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Author Topic: How To Fight Back Against Scammers!  (Read 15597 times)
KA1HEIX
Member

Posts: 2




Ignore
« Reply #15 on: May 03, 2011, 10:00:16 AM »

Scam baiting is effective ... to ignore them is unwise. You just can't beat the humor either.
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K3RMX
Member

Posts: 31




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« Reply #16 on: May 04, 2011, 03:52:43 PM »

I found that the best way to regenerate flux capacitors is by using two dilithium crystals in series.

Steve, k3rmx
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AC4RD
Member

Posts: 1236




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« Reply #17 on: May 05, 2011, 02:49:51 PM »

I found that the best way to regenerate flux capacitors is by using two dilithium crystals in series.

Don't order your dilithium crystals from Fair Radio Sales in Nebraska!  These days, they're not nearly as good as the dilithium crystals we had when *I* was a Novice!

   ;-)
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AD6KA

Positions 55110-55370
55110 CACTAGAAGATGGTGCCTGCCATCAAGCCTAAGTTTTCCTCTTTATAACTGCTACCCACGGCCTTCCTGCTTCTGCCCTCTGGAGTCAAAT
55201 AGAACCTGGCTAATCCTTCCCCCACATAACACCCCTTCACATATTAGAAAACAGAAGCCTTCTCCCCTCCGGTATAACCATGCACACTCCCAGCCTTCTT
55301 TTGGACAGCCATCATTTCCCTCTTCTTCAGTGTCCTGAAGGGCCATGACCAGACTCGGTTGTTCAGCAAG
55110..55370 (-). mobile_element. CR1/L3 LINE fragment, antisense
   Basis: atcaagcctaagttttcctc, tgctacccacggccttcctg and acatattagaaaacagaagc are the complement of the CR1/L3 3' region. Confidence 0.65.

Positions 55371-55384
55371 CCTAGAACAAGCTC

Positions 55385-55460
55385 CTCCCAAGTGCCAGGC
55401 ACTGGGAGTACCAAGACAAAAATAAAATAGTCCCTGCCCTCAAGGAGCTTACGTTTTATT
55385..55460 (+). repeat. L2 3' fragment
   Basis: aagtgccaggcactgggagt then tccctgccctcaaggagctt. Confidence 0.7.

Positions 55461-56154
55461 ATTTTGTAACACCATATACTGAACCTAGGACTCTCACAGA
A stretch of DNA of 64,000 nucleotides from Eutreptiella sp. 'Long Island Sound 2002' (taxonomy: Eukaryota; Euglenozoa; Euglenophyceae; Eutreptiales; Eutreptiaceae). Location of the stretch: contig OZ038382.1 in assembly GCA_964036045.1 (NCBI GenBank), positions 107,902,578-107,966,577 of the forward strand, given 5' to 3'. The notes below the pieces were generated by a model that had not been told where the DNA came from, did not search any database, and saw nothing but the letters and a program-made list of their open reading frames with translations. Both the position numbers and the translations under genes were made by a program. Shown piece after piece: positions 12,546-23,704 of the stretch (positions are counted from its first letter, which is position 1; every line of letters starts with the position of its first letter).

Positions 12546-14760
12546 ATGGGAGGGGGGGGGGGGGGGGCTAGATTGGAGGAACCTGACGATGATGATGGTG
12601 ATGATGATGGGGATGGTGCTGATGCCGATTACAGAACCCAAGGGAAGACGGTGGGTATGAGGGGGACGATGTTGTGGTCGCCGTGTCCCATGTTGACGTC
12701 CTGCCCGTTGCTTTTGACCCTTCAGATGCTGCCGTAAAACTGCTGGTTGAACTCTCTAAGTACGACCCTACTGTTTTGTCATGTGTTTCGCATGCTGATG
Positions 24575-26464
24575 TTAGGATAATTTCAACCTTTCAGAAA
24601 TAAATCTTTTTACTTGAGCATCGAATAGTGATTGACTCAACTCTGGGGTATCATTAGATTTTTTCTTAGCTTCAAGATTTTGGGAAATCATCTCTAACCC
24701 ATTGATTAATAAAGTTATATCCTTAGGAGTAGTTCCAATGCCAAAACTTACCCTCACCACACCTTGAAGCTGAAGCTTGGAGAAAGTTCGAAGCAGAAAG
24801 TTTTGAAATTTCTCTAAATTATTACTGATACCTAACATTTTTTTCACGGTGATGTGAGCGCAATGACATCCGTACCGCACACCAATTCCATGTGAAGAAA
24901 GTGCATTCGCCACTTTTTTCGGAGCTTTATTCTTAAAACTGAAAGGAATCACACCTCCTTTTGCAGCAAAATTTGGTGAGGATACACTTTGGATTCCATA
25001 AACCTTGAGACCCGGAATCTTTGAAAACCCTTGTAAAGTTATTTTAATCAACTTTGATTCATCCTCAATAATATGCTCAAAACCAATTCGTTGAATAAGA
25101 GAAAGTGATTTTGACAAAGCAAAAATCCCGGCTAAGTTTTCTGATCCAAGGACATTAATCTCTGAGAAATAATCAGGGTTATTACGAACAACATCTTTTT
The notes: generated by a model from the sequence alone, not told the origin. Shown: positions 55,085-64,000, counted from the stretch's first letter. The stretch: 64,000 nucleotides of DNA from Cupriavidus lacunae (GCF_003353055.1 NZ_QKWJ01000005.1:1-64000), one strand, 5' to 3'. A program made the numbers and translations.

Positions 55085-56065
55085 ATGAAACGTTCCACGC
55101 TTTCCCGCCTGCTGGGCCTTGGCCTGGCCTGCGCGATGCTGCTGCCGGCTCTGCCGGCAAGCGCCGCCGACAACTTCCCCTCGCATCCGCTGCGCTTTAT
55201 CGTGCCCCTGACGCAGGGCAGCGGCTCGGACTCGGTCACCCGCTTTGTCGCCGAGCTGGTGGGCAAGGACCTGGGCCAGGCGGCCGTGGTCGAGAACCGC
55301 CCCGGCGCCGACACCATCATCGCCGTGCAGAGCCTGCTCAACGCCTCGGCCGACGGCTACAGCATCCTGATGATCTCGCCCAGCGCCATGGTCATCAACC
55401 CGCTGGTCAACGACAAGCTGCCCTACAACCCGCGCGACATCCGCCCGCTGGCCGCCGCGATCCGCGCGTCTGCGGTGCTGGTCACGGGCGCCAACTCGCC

Member

Posts: 2232




Ignore
« Reply #18 on: May 05, 2011, 06:03:22 PM »

Scam baiting is effective ... to ignore them is unwise. You just can't beat the humor either.
Oh yeah, Freight Baiting is my favorite, but best let to the "elite" scam baiters.

With a Freight Baiting a baiter (or real merchant) is approached by a scammer
who pays for merchandise with a fake check or credit card. The authorities
are alerted about the fake CC's. The "merchant" tells the scammer he can
only ship his merchandise, usually high end expensive laptops, if
the scammer pays for shipping. DHL International Air Freight Collect.
(The scamer MUST PAY CASH to DHL to collect his "merchandise".
DHL Lagos INSISTS on this because of fraud in that country)

The scammer knows air freight from USA to Lagos will be a LOT of money,
but still a great deal for him at $2,000 for 40-50 high end laptops he has
NO intention of ever paying for. He THINKS he's golden!   Cool

Does the scammer receiver high end expensive laptops?
No.....at best he gets several boxes of dead computer power supplies.
At worst he gets a junked stove, washing machine, refrigerator,etc.
  Grin
Check this out:
This Nigerian scammer was taken for 9 (NINE) fake shipments Freight Collect
to Lagos, with his shipping bills totaling $60,000 USD.
   Huh
http://thescambaiter.com/forum/showthread.php?t=1132
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W2IBC
Member

Posts: 46




Ignore
« Reply #19 on: May 06, 2011, 09:26:38 AM »

classic.

stringing a scammer along wasting tons of his time. win

making scammers pay there own money priceless

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G8WRB
Member

Posts: 11




Ignore
« Reply #20 on: May 20, 2011, 04:49:15 AM »

Also 209.85.xxxxxxxx is NOT a U.K. IP Address!